I write to express my opposition to the three initiatives now circulating to restrict cruise ship calls on Juneau.
I have not come to this decision lightly. During my time in public office, my relationship with the industry was often contentious, whether over passenger fees, ocean dumping, expansion of the seawalk or on-board marketing. Like others, I have at times lamented crowds on South Franklin, the fleet of bus traffic toward Mendenhall Glacier or whale watching boats converging on a family of humpback whales. Thus, I share some sympathy with the proponents of the initiatives.
At the same time, I have come to more fully appreciate that Juneau’s economy has evolved away from an era when government employment was the community’s sole lifeblood. While the government sector is still a dominant player, its role has been steadily eroding. Tourism and mining have helped fill the gap, permitting Juneau to continue to prosper.
A large part of Juneau’s economic activity — that which sustains our collective ability to live as we do with both public and private amenities that are replicated by few, if any, other communities of our size in the nation — is fueled by cruise ship tourism.
Each of the initiatives constrains — as intended — the number of cruise visitors Juneau can accommodate. But the proposals, by imposing specific time and vessel size constraints, would return us to visitor levels not seen in more than 25 years. The consequences are widespread and deep. Few parts of our private sector are immune from these reductions — our experience in 2021 demonstrates those connections. The most devastating impacts were mitigated by a massive infusion of federal aid. It is unrealistic to rely on such relief in future years. We as taxpayers rely on our visitors to fund a substantial portion of our local government. Fewer visitors and more limited hours will inevitably reduce those revenues, leading in turn to painful decisions about increasing taxation on residents or reducing and eliminating services.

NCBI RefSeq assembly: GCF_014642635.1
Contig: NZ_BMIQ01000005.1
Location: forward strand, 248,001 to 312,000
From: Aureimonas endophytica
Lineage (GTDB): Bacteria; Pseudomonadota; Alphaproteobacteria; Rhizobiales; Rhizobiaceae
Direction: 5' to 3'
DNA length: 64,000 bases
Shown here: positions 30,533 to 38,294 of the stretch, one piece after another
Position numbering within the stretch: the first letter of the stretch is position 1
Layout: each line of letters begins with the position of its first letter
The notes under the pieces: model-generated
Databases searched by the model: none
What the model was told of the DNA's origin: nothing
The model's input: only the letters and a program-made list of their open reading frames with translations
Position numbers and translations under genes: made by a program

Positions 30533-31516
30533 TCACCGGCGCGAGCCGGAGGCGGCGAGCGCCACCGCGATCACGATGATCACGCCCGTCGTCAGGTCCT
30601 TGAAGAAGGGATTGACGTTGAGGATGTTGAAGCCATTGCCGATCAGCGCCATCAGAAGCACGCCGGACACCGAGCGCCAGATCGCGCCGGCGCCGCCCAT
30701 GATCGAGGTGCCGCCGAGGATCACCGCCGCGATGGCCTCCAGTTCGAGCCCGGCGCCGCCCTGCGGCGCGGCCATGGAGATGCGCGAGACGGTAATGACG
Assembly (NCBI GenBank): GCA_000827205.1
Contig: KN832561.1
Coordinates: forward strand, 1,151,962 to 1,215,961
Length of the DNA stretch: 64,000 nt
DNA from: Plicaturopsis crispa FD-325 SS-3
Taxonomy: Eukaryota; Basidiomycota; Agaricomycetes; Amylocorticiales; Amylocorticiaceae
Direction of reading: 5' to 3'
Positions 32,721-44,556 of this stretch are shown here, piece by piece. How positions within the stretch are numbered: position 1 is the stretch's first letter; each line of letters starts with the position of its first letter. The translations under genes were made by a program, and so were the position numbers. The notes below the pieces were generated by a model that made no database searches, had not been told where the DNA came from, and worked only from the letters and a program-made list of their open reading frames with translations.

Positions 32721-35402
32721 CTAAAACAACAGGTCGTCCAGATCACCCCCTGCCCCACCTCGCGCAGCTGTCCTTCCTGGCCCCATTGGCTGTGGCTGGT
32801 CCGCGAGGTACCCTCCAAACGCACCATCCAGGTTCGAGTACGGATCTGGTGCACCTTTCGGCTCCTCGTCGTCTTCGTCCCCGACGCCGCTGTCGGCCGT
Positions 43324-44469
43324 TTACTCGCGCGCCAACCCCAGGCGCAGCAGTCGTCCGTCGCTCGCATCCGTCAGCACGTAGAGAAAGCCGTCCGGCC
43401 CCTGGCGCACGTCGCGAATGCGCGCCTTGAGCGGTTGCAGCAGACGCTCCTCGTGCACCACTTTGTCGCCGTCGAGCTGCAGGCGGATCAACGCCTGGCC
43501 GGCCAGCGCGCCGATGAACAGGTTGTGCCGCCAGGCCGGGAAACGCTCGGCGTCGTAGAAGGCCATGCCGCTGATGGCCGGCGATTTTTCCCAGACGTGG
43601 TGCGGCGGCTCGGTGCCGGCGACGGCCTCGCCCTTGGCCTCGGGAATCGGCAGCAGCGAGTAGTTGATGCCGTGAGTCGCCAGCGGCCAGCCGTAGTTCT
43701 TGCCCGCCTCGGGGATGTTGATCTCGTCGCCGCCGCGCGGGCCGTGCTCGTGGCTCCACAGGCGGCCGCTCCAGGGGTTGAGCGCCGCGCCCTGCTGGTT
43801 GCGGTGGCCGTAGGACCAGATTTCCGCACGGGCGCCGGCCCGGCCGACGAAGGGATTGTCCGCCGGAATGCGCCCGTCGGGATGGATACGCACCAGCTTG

I believe that the City and Borough of Juneau has substantial regulatory authority over the cruise industry, but I am very doubtful that the initiatives will pass legal muster. On matters implicating constitutional principles (interstate commerce, taking of property) reviewing courts will look to the “record” to find the basis for the imposition of restrictions. The initiative is devoid of a “record”. Litigation aside, the initiatives also pose another, foreseeable risk: that the legislature will enact laws that constrain local regulation. Watch Florida.
It is to the assembly that one should turn for relief. It is our elected deliberative body that is best positioned to articulate and weigh the competing factors in reaching a reasoned decision. I know more than most that the public process is a long and tedious one, and—with respect to tourism—always on-going. But the community has had signal successes and Juneau has been the beneficiary—they’ve ranged from float plane noise abatement, to the long-range waterfront plan and its implementation to the nascent recommendations from the visitor industry task force.
The initiatives provide a convenient means to register a protest against the cumulative frustrations toward the cruise industry. However, the consequence is a self-inflicted wound: harm to our friends and neighbors who rely on visitors for their livelihoods, and a community likely to be bitterly divided over propositions that have little if any chance of implementation in their current form.
• Bruce Botelho is a life-long resident of Juneau, served as Juneau’s mayor between 1988 and 1991 and again between 2003 and 2012 and as Alaska’s attorney general between 1994 and 2002. He is a member of Protect Juneau’s Future.